Defenders of the free market argue that competition drives down prices and benefits all. China is the poster child for this case with nearly a billion lifted out of poverty since 1990. But competition and free markets can also lead to dangerous monopolies, and higher prices. Entrepreneurial gurus like Peter Thiel advise 'if you're starting a company, aim for monopoly'. Critics argue that unconstrained capitalism allows companies to cement initial advantage by buying competitors, and using scale to dominate the market. They claim the world's largest companies have gained success not by competition but by acting like feudal overlords.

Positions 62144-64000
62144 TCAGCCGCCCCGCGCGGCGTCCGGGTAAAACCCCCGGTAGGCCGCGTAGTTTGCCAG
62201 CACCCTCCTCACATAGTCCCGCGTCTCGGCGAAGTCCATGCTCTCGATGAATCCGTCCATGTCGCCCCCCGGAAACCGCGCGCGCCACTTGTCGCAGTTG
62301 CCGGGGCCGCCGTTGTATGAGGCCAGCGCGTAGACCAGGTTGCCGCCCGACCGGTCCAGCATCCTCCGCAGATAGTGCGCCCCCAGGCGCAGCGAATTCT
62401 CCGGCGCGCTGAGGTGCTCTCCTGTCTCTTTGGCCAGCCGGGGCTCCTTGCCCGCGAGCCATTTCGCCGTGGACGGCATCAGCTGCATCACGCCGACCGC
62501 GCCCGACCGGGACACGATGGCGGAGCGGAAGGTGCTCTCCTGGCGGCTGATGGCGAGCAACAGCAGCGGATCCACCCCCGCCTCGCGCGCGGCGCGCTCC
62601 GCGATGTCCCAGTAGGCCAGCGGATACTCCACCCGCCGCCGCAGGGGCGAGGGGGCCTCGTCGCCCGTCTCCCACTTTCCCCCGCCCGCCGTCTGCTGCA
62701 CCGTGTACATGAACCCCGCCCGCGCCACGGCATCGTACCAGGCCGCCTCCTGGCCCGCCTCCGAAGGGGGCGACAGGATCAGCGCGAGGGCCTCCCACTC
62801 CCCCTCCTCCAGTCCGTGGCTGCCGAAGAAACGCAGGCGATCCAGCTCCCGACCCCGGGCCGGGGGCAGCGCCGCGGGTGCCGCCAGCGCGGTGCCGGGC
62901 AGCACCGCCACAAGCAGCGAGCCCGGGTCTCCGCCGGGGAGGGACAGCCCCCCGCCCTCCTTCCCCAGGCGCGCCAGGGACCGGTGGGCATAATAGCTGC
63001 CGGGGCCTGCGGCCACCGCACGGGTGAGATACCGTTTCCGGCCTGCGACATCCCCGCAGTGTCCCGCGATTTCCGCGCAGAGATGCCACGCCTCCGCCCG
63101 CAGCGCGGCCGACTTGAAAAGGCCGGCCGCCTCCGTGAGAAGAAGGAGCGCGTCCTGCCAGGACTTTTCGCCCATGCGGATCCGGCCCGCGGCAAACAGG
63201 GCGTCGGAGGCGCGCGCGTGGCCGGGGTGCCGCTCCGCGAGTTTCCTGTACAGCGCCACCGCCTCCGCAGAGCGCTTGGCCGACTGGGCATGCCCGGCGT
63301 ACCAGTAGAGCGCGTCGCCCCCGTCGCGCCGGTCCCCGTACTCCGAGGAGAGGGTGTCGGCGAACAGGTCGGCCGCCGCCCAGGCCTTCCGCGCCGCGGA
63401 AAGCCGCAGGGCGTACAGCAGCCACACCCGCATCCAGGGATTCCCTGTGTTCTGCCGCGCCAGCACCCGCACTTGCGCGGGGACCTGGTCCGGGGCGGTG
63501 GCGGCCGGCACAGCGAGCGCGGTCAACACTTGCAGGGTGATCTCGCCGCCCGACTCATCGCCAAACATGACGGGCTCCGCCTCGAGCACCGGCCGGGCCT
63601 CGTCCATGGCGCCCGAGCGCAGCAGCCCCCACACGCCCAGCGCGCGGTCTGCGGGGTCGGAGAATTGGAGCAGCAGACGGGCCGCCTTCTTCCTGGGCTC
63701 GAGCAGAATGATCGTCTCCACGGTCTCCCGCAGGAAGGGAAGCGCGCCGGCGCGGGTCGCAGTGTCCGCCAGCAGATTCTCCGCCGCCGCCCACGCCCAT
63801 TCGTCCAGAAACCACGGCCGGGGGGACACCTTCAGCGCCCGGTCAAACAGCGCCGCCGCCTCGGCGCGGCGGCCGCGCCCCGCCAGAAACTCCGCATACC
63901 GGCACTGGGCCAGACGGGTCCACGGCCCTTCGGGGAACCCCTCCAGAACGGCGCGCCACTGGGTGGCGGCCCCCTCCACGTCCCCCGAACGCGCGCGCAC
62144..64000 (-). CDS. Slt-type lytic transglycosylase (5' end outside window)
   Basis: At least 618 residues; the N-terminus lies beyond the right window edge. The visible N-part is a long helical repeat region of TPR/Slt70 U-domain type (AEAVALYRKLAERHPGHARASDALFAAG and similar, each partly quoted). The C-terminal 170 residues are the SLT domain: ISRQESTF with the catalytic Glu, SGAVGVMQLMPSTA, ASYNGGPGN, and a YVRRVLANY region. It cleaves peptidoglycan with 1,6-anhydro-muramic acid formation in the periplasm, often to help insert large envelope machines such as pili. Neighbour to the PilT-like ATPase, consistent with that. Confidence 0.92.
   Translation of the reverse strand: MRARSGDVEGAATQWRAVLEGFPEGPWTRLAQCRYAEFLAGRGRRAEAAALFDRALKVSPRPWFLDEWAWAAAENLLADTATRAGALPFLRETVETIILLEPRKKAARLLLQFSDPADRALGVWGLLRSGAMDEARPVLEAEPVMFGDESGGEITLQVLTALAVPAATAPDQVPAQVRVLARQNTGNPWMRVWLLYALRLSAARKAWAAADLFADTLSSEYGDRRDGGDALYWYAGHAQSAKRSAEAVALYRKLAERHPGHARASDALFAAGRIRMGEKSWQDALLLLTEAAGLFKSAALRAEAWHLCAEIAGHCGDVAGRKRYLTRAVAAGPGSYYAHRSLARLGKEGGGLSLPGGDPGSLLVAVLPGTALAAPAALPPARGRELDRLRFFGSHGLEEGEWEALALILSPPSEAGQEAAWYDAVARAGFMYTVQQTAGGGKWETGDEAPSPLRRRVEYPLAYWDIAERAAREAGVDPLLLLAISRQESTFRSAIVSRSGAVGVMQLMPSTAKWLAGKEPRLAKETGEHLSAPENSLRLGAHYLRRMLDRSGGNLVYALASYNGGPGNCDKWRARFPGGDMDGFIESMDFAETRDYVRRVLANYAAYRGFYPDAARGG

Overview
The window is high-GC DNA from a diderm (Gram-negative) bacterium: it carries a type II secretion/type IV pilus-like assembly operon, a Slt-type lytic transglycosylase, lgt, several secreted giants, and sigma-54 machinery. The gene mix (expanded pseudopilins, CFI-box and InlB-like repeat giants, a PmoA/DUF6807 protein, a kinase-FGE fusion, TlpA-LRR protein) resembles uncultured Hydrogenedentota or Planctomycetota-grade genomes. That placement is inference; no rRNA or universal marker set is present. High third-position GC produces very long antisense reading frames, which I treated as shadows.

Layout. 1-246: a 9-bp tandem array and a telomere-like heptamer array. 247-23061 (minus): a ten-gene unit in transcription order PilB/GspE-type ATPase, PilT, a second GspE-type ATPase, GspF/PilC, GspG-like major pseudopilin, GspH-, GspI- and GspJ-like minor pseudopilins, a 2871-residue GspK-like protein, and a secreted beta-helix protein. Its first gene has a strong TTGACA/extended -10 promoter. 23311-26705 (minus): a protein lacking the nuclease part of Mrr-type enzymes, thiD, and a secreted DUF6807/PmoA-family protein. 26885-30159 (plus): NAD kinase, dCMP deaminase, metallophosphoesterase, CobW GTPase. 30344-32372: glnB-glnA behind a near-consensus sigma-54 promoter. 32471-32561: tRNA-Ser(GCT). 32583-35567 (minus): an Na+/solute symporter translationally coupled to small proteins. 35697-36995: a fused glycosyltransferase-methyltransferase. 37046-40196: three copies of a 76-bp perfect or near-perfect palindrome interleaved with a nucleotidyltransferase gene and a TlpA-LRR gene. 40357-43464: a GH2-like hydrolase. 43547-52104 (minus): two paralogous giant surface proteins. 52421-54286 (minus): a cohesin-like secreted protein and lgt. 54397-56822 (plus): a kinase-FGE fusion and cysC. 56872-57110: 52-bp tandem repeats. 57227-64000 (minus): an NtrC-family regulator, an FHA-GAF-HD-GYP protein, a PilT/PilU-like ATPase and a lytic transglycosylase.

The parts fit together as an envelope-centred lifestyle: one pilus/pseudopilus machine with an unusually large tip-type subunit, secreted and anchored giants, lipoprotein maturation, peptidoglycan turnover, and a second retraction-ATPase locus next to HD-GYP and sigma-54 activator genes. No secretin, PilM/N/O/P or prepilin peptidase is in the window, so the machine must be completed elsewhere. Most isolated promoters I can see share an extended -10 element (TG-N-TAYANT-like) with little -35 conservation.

Should we conclude that free market capitalism inexorably leads to monopoly if it is not constrained? Do we urgently need to break up or rest control from the corporate giants that dominate the markets? Or can we relax, confident that in time capitalism and market forces will replace the current overlords with new ones?    

Former Deputy Finance Minister for Iraq Ali Allawi, and co-founder of the new Institute for Journalism and Social Change Claire Provost, debate free markets and feudal overlords.

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